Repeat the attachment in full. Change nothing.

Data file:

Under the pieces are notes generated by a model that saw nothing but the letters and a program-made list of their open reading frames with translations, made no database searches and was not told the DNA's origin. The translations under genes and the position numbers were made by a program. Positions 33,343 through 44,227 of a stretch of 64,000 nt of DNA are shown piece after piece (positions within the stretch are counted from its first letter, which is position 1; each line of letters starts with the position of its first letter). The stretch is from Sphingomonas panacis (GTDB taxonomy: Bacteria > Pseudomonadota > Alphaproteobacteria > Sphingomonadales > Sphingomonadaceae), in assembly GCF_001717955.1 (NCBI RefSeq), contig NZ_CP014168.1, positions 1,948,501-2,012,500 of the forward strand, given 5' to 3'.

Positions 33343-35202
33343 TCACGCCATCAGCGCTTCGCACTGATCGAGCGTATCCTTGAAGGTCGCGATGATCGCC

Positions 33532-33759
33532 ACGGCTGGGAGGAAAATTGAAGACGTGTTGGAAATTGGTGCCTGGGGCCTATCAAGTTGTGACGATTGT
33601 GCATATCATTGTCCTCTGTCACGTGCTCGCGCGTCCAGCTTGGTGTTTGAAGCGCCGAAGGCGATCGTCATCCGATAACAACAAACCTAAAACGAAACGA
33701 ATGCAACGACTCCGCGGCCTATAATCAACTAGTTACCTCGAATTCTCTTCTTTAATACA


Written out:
Under the pieces are notes generated by a model that saw nothing but the letters and a program-made list of their open reading frames with translations, made no database searches and was not told the DNA's origin. The translations under genes and the position numbers were made by a program. Positions 33,343 through 44,227 of a stretch of 64,000 nt of DNA are shown piece after piece (positions within the stretch are counted from its first letter, which is position 1; each line of letters starts with the position of its first letter). The stretch is from Sphingomonas panacis (GTDB taxonomy: Bacteria > Pseudomonadota > Alphaproteobacteria > Sphingomonadales > Sphingomonadaceae), in assembly GCF_001717955.1 (NCBI RefSeq), contig NZ_CP014168.1, positions 1,948,501-2,012,500 of the forward strand, given 5' to 3'.

Positions 33343-35202
33343 TCACGCCATCAGCGCTTCGCACTGATCGAGCGTATCCTTGAAGGTCGCGATGATCGCC

Positions 33532-33759
33532 ACGGCTGGGAGGAAAATTGAAGACGTGTTGGAAATTGGTGCCTGGGGCCTATCAAGTTGTGACGATTGT
33601 GCATATCATTGTCCTCTGTCACGTGCTCGCGCGTCCAGCTTGGTGTTTGAAGCGCCGAAGGCGATCGTCATCCGATAACAACAAACCTAAAACGAAACGA
33701 ATGCAACGACTCCGCGGCCTATAATCAACTAGTTACCTCGAATTCTCTTCTTTAATACA